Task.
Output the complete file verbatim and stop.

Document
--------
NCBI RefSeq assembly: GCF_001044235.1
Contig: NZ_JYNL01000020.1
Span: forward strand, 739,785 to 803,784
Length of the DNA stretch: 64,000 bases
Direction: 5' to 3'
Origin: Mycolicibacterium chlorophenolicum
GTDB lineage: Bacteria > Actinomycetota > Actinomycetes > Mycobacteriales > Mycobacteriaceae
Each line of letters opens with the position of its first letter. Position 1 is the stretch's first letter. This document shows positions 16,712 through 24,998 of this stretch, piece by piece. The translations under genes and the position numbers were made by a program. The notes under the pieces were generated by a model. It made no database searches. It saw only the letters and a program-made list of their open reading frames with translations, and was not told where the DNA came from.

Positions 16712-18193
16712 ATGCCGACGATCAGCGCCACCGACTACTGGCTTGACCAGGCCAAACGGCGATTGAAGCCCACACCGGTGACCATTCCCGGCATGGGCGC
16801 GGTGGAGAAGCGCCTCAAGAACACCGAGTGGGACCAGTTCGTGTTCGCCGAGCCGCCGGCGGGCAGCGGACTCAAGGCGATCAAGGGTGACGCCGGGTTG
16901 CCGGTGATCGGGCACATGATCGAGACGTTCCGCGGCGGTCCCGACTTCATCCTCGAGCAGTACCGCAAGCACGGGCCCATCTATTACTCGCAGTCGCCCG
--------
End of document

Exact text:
NCBI RefSeq assembly: GCF_001044235.1
Contig: NZ_JYNL01000020.1
Span: forward strand, 739,785 to 803,784
Length of the DNA stretch: 64,000 bases
Direction: 5' to 3'
Origin: Mycolicibacterium chlorophenolicum
GTDB lineage: Bacteria > Actinomycetota > Actinomycetes > Mycobacteriales > Mycobacteriaceae
Each line of letters opens with the position of its first letter. Position 1 is the stretch's first letter. This document shows positions 16,712 through 24,998 of this stretch, piece by piece. The translations under genes and the position numbers were made by a program. The notes under the pieces were generated by a model. It made no database searches. It saw only the letters and a program-made list of their open reading frames with translations, and was not told where the DNA came from.

Positions 16712-18193
16712 ATGCCGACGATCAGCGCCACCGACTACTGGCTTGACCAGGCCAAACGGCGATTGAAGCCCACACCGGTGACCATTCCCGGCATGGGCGC
16801 GGTGGAGAAGCGCCTCAAGAACACCGAGTGGGACCAGTTCGTGTTCGCCGAGCCGCCGGCGGGCAGCGGACTCAAGGCGATCAAGGGTGACGCCGGGTTG
16901 CCGGTGATCGGGCACATGATCGAGACGTTCCGCGGCGGTCCCGACTTCATCCTCGAGCAGTACCGCAAGCACGGGCCCATCTATTACTCGCAGTCGCCCG